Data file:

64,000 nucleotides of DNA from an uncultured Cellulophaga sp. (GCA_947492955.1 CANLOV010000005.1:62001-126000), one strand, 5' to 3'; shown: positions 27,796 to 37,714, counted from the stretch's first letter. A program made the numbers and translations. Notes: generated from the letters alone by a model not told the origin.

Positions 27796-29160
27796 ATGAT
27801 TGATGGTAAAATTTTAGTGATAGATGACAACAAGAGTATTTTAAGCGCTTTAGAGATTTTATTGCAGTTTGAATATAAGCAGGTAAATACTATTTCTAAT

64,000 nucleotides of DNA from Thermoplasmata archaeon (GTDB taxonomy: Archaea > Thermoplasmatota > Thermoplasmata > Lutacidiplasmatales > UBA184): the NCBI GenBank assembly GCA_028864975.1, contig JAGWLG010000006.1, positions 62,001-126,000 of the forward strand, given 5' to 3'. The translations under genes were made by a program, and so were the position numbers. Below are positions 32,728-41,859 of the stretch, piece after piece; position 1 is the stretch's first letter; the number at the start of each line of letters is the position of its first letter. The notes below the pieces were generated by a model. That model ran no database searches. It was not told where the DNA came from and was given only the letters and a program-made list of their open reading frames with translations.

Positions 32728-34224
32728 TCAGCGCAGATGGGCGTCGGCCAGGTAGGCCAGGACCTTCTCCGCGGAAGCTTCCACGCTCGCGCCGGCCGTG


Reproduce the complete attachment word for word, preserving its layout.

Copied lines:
64,000 nucleotides of DNA from an uncultured Cellulophaga sp. (GCA_947492955.1 CANLOV010000005.1:62001-126000), one strand, 5' to 3'; shown: positions 27,796 to 37,714, counted from the stretch's first letter. A program made the numbers and translations. Notes: generated from the letters alone by a model not told the origin.

Positions 27796-29160
27796 ATGAT
27801 TGATGGTAAAATTTTAGTGATAGATGACAACAAGAGTATTTTAAGCGCTTTAGAGATTTTATTGCAGTTTGAATATAAGCAGGTAAATACTATTTCTAAT

64,000 nucleotides of DNA from Thermoplasmata archaeon (GTDB taxonomy: Archaea > Thermoplasmatota > Thermoplasmata > Lutacidiplasmatales > UBA184): the NCBI GenBank assembly GCA_028864975.1, contig JAGWLG010000006.1, positions 62,001-126,000 of the forward strand, given 5' to 3'. The translations under genes were made by a program, and so were the position numbers. Below are positions 32,728-41,859 of the stretch, piece after piece; position 1 is the stretch's first letter; the number at the start of each line of letters is the position of its first letter. The notes below the pieces were generated by a model. That model ran no database searches. It was not told where the DNA came from and was given only the letters and a program-made list of their open reading frames with translations.

Positions 32728-34224
32728 TCAGCGCAGATGGGCGTCGGCCAGGTAGGCCAGGACCTTCTCCGCGGAAGCTTCCACGCTCGCGCCGGCCGTG